Say what you want about Tesla and its leader Elon Musk—and there’s an awful lot to unpack there—but the Model 3 electric car changed the rules of the EV game. Its relatively affordable price tag, impressive driving range, and strong performance have made it a big seller and keep it competitive still against the rising tide of newer electric offerings such as the Hyundai Ionia 6 and the Polestar 2. Scrutiny of our own long-term Model 3 as well as multiple test cars has shown that build quality is so-so. In the land of the SUV, some drivers would surely prefer the Model y – SUV instead but the Model 3 is easy to live with and fun to drive. The Long Range model offers an estimated 358 miles of range, so in our mind, it’s the one to buy, even if we’re enticed by the Performance trim’s extra power and racier look.
What’s New for 2023?
For now, nothing has changed for the 2023 editions of Tesla’s most affordable model. However, reports indicate that the electric sedan May soon receive a styling refresh —although given Tesla’s history the updated Model 3 may not be ready until the 2024 model year.
Pricing and Which One to Buy
The base rear-wheel-drive model is a good value, but its 272 miles of EPA-estimated driving range may not be enough to eliminate range anxiety for some drivers. We’d recommend the Long Range model that offers an estimated 358 miles of driving per charge. All Model 3s come standard with heated front seats, navigation, and Tesla’s Autopilot semi-autonomous driving system.
EV Motor and Power
As with most EVs, the Model 3 gains speed quickly, smoothly and almost silently, with the electric motor providing strong punch from a stop. And it’s fast—extremely so in some trims. The rear-wheel-drive Long range model we tested sprinted from zero to 60 mph in 5.1 seconds. The Model 3 Performance rockets to 60 mph in just 3.5 seconds—0.5-second faster than our long term model 3 Long Range. Like all Teslas, the Model 3 carries its battery under the floor, resulting in a low center of gravity. This helps it change direction crisply and feel planted and stable in corners. The steering is accurate and well-weighted, with three different settings that adjust the level of steering effort. The ride is firm without being harsh; without the noise of a gas-powered engine, however, you do hear plenty of road noise inside the cabin as the tires thwack and thrum over pavement imperfections.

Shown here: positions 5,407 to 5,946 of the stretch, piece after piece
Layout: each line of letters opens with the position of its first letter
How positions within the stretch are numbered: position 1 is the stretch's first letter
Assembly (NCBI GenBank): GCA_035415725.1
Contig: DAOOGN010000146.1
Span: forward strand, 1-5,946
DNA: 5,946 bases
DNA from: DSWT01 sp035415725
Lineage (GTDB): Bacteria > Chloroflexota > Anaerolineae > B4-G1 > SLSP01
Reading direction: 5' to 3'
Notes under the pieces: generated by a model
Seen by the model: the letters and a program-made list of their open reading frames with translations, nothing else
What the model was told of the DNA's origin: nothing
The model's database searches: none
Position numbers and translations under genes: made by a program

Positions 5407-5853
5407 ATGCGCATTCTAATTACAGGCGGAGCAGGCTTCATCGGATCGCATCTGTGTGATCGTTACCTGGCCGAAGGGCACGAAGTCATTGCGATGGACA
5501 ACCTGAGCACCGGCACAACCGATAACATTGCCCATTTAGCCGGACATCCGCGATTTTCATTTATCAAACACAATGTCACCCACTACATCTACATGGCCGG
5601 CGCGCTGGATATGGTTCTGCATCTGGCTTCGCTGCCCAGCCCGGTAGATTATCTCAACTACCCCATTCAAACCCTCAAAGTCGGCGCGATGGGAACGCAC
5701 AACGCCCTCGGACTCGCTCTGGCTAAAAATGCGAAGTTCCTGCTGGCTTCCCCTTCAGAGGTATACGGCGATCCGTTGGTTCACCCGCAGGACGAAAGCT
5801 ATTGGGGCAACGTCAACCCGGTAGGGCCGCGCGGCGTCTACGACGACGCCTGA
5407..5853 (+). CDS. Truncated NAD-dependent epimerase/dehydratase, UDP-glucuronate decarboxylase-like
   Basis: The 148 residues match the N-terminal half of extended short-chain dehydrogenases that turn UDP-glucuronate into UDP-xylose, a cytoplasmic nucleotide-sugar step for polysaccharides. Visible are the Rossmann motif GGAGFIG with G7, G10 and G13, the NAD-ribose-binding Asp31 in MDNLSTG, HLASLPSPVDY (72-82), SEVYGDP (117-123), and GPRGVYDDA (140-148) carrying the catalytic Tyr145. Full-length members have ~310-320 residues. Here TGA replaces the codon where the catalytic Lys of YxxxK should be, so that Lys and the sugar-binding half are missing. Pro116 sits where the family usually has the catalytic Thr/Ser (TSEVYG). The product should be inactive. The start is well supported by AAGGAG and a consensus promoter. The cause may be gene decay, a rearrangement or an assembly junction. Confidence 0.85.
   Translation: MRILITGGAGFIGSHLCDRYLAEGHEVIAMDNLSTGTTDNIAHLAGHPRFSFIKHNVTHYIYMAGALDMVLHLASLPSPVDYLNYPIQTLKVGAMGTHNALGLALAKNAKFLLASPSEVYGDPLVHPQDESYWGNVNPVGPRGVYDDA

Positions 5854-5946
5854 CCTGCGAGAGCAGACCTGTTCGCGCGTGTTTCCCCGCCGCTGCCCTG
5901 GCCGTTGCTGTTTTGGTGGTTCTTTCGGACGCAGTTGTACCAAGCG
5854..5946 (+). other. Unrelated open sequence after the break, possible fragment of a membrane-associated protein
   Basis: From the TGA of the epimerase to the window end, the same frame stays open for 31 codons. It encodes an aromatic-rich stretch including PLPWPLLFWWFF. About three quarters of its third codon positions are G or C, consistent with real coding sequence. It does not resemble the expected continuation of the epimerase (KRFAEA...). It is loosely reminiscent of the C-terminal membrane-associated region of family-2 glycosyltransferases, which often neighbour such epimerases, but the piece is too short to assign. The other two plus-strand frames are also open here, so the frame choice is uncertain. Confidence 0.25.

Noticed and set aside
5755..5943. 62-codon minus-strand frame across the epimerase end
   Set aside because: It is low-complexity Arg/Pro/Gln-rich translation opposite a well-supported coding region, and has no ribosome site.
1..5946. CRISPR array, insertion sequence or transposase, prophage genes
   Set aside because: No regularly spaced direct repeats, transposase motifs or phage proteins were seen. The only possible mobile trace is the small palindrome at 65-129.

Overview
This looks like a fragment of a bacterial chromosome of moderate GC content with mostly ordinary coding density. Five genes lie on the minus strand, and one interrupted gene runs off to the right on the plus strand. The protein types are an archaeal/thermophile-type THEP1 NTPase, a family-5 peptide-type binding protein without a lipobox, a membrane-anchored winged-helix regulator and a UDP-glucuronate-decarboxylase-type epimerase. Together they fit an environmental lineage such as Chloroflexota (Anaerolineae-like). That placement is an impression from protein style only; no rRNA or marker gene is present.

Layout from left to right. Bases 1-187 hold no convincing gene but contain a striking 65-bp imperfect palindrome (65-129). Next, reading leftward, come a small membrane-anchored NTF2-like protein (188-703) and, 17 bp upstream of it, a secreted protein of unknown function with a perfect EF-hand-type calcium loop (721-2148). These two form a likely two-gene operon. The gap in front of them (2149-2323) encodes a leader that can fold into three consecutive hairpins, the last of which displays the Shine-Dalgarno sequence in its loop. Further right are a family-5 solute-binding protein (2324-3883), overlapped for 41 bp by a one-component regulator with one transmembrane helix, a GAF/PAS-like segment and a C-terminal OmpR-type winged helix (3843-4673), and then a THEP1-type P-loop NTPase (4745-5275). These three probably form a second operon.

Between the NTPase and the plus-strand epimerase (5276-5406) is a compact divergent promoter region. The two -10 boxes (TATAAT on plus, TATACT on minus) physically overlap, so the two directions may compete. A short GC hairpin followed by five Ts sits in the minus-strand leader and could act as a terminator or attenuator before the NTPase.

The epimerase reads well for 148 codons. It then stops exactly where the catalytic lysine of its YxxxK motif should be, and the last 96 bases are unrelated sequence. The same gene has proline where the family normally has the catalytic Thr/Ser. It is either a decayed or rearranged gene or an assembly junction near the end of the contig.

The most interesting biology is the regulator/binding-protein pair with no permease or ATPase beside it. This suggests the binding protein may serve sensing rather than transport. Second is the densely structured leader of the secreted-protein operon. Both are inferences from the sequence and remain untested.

Range, Charging, Battery Life, and
|Official range (WLTP*)||278 – 360 miles|
|Pod Point Confidence Range**||236 – 306 miles|
Charging time for a Tesla Model 3 :-
The table below shows the estimated time to charge your Model 3 from empty to full. For rapid charging, we show the time to charge from 20% – 80%, as charging tends to slow outside this range to protect the battery.
|Charging method||Typically found at||Charging time*||Range/hour**|
|Empty to full|
|3-pin plug||Home||24 – 36 h||9 – 10 m/h|
|3.6kW||Home / Work||15 – 22 h||14 – 17 m/h|
|7kW||Home / Work / Public Locations||8 – 12 h||27 – 32 m/h|
|22kW||Work / Public Locations||5 – 8 h||42 – 50 m/h|
|50kW||Public Locations||40 – 60 min||96 – 113 m/30 min|
|150kW||Public Locations||20 – 20 min||288 – 339 m/30 min|
Battery Life :-
|Battery size||55 – 82 kWh|
|Usable battery (Pod Point estimate)||52 – 78 kWh|
|Official battery efficiency (WLTP)||229 – 266 Wh/mile|